Data Collection Procedures

Several anthropometric measurements were recorded from each worker as illustrated in Figure 1. These measurements included functional overhead reach, standing height, standing height wearing boots, eye level and shoulder acromial height, forward functional reach, waist height, and grip breadth, which was measured as the circumference between the thumb and middle finger.


Figure 1. Anthropometric measurements recorded (1) functional overhead reach, (2) standing height, (3) eye level height, (4) shoulder acromial height, (5) functional forward reach, (6) waist height, and (7) grip breadth.

Surface electromyography with a sampling frequency of 1000 Hz using Biometrics DataLOG (Biometrics, England) was collected from the upper trapezius, anterior deltoid, biceps brachii, wrist flexors, and wrist extensors. Bipolar electrodes (Biometrics, Ltd.) were attached to skin with double-sided tape directly over the midsection of the muscle belly of the dominant arm. The appropriate sEMG electrode placement was determined by palpitation while functional movements of the upper limb were performed (18). Real-time streaming of sEMG was visually examined to assure that muscle activity coincided with appropriate functional movements (e.g., raising and lowering the upper limb to check activation of the anterior deltoid).

Functional Maximum Voluntary Contraction Procedures

Functional maximum voluntary contractions (fMVC) were collected to normalize sEMG data for appropriate comparison. Before commencing fMVC, a 30-s baseline resting sEMG signal was collected to establish a minimum resting muscle activity. Three fMVC trials were administered for each subject for each muscle group. Participants were instructed to ramp up to a maximum muscular effort, hold for 4 s. After each trial, a maximum was calculated using the middle 3 s of the root mean square (RMS)-processed sEMG trial data. Covariance was calculated using the mean and SD. If the covariance exceeded 15% for the three fMVC trials, additional trials were conducted up to a total of five.

Functional MVCs for the anterior deltoid and upper trapezius were collected using procedures established by Boettcher et al. (19). Wrist flexor and extensor fMVCs were obtained simultaneously through a co-contraction while gripping a hand dynamometer (Biometrics G100, England). Participants were instructed to maintain a maximum power grip on the dynamometer while maintaining the elbow in 90° of flexion. Functional MVCs for the biceps brachii were recorded simultaneously during the MVC procedures for the wrist flexor and extensors.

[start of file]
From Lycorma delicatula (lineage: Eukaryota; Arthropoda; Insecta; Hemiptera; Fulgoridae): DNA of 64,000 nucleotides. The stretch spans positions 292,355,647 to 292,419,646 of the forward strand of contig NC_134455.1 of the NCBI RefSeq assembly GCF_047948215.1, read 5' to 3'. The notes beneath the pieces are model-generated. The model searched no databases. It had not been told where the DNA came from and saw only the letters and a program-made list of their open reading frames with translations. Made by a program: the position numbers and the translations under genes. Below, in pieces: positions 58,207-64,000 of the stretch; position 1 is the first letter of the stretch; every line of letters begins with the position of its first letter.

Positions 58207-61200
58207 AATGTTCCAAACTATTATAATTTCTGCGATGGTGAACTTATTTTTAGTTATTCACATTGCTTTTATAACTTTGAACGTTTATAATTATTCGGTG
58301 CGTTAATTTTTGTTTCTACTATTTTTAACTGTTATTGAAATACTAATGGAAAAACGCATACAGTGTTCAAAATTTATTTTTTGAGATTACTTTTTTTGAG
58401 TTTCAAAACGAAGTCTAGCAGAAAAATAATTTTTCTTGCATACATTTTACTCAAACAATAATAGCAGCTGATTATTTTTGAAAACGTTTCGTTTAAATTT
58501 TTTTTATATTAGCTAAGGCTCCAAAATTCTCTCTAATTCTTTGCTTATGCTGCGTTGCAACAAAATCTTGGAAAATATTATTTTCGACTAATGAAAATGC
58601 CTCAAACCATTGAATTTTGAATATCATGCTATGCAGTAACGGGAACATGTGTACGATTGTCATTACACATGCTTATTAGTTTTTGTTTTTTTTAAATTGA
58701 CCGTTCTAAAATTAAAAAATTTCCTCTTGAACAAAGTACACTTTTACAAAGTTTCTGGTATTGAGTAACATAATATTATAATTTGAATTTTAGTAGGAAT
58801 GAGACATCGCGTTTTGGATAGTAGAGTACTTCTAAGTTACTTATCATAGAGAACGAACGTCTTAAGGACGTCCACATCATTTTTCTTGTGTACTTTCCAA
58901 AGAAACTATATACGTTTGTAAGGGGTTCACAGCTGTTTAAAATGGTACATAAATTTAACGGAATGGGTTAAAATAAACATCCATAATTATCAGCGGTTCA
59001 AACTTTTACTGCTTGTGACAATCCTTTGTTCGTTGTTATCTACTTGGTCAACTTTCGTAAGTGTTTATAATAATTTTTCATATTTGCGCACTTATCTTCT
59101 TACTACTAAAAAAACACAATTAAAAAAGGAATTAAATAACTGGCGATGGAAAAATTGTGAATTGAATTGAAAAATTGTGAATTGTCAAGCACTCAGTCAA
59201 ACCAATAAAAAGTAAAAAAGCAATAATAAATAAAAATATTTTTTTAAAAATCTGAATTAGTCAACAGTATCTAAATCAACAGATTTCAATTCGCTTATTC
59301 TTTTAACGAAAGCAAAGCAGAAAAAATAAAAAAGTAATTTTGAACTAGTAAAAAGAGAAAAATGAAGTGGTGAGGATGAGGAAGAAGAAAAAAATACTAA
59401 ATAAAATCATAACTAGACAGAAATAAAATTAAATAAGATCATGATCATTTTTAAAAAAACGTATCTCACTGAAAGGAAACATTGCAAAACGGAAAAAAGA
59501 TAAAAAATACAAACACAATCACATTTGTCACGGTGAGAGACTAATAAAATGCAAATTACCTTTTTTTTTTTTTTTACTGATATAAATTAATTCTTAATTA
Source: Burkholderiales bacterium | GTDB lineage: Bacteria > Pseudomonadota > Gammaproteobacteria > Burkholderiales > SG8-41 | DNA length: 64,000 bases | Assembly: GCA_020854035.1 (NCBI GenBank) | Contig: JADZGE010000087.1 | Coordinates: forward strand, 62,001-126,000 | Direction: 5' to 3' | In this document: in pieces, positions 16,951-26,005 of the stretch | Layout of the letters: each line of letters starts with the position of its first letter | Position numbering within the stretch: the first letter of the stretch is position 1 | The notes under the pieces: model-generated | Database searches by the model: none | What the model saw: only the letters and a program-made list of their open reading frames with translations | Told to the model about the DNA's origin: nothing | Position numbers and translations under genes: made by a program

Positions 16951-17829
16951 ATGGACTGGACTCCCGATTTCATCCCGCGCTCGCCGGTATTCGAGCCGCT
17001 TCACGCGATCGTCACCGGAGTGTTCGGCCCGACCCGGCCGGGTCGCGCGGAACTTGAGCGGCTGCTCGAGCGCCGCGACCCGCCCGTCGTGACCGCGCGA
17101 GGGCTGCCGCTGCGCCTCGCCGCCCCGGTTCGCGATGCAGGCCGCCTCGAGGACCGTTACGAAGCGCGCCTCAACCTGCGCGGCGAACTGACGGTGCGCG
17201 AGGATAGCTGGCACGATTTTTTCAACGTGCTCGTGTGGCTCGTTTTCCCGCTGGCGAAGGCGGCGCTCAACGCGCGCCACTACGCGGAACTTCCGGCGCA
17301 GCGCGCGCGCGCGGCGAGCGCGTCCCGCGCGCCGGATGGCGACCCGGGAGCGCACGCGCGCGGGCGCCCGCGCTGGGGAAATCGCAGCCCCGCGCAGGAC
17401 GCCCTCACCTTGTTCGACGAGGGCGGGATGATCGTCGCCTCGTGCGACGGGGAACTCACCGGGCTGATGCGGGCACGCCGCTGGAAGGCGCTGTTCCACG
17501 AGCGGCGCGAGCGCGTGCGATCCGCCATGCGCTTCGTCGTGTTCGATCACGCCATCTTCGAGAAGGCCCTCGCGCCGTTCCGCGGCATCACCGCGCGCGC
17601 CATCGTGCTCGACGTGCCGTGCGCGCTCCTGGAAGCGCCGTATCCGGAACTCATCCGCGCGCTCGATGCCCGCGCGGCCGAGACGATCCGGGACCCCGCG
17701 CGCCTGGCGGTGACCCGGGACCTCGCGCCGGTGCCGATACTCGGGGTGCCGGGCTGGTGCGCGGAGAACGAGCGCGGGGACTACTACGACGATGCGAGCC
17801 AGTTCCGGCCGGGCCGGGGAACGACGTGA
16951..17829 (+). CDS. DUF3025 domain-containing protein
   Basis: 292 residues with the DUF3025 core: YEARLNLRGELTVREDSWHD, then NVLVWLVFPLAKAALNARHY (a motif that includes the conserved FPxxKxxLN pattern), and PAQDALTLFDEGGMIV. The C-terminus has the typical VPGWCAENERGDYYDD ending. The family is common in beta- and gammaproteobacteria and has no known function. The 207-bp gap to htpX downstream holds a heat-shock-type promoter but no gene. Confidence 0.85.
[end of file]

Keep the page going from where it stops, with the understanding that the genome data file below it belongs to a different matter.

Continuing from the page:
Milking Tasks

All subjects completed the five distinct milking tasks common in large-herd dairy parlors, as follows: (1) pre-dipping the teats into a sanitizing solution, (2) stripping each teat to stimulate milk letdown, (3) wiping the teats to remove the sanitizing solution, (4) attaching the milking cluster, and (5) post-dipping the teats with a sanitizing solution. Typically, pre-dipping, wiping, and post-dipping were completed with one arm, while stripping and attaching required both arms/hands. With tasks that could be completed using one arm, workers were instructed to use the arm instrumented with sEMG (same side as dominant hand). To develop muscle activity profiles, it was necessary to precisely determine when milking tasks began and ended. This was accomplished using a digital-event-marker that was triggered within the sEMG stream at the start of the data collection period. Data were collected on each worker for the duration of time it took to completely milk one pen of cows (typically 225–275 cows), which ranged from a 45- to 90-min period. During the data collection period, there were no breaks (bathroom, smoking, lunch, etc.) and little time, if any, for other tasks. If other tasks were performed, they were related to the milking tasks, such as refilling the towel dispenser, hosing off the stall with water, or refilling the supply of teat cleansing solution. Any short periods of rest, as well as periods involving other minor work tasks, were collected in the sEMG sample. The authors estimate that the other minor milking tasks involved less than 5% of the workers time during the actual data collection period.

Muscle Activity Profiles

Following the normalization of all sEMG data using functional MVCs, muscle activity profiles were developed. Functional MVC data were processed with 100 ms moving average as recommended in the literature (20). The maximum value determined from this processing procedure was used to normalize the sEMG data collected during the milking tasks. The sEMG data were normalized using the instantaneous maximum value determined from the highest 100 ms average. Normalization was completed using an arithmetic process, where %MVC is normalized muscle activity, sEMG represents processed sEMG data, fMax represents instantaneous maximum value from fMVC trials, and Rest represents the minimum value from the 30-s baseline.